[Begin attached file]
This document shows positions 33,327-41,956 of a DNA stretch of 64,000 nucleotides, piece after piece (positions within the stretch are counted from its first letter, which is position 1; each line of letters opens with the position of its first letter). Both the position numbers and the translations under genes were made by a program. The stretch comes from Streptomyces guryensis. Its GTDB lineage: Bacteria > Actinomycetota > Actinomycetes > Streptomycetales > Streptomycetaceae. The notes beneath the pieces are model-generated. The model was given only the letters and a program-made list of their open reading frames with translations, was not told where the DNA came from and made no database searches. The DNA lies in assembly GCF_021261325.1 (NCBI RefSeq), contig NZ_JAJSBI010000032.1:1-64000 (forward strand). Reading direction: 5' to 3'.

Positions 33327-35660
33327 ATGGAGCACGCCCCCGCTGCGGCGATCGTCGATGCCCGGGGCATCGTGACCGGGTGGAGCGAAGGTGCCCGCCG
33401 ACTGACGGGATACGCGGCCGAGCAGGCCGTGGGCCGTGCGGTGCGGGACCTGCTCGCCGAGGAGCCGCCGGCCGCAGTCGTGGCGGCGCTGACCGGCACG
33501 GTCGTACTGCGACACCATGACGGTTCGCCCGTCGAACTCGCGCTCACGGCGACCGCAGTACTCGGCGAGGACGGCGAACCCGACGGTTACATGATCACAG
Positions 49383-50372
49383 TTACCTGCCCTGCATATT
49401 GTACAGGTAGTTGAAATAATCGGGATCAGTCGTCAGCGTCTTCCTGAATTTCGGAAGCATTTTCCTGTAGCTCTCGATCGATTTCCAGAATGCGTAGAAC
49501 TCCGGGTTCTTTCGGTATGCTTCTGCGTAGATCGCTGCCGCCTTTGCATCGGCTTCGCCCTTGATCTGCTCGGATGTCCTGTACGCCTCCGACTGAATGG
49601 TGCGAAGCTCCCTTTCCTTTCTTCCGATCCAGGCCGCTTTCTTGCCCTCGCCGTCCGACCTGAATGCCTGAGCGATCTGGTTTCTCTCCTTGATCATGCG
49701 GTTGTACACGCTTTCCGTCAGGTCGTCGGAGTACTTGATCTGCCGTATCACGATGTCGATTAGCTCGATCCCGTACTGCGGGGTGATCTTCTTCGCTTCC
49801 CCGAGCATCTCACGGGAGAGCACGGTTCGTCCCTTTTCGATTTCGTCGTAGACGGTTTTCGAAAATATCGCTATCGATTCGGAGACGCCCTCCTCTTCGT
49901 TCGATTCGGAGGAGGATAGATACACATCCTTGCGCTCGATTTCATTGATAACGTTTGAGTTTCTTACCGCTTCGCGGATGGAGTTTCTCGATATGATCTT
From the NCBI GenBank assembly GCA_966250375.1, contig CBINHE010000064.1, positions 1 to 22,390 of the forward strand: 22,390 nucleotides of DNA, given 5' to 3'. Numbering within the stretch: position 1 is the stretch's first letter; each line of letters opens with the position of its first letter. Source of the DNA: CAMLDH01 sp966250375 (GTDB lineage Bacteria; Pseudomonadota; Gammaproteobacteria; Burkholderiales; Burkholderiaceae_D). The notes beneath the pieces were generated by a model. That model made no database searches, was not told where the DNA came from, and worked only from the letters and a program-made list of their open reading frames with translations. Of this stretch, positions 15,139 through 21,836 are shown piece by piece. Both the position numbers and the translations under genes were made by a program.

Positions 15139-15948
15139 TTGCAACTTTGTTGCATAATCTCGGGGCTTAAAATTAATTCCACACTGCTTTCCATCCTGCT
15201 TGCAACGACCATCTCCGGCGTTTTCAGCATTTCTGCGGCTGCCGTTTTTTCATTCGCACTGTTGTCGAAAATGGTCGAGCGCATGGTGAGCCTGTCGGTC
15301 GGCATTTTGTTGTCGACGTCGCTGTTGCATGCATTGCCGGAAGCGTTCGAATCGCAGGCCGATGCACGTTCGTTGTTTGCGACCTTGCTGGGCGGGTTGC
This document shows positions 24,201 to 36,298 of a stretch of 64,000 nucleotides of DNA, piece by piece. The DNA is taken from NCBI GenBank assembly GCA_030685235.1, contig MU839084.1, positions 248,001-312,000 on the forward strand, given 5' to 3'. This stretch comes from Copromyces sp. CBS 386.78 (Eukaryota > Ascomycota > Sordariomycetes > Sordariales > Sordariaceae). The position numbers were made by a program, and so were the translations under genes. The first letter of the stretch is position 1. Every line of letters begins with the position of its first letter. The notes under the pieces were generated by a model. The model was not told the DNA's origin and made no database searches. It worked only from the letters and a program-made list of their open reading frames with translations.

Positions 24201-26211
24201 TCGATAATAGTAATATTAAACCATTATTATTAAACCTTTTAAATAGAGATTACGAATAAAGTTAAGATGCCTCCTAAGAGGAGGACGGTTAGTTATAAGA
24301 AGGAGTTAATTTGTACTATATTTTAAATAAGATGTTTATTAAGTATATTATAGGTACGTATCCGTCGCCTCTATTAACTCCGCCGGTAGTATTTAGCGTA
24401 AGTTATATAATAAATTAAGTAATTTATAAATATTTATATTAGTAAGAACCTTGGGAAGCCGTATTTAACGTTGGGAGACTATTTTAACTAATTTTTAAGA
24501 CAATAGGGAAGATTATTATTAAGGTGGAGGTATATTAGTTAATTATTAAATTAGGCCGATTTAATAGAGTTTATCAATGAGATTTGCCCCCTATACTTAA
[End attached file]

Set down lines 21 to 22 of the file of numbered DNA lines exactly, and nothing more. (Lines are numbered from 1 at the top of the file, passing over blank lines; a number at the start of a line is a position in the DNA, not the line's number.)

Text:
24201 TCGATAATAGTAATATTAAACCATTATTATTAAACCTTTTAAATAGAGATTACGAATAAAGTTAAGATGCCTCCTAAGAGGAGGACGGTTAGTTATAAGA
24301 AGGAGTTAATTTGTACTATATTTTAAATAAGATGTTTATTAAGTATATTATAGGTACGTATCCGTCGCCTCTATTAACTCCGCCGGTAGTATTTAGCGTA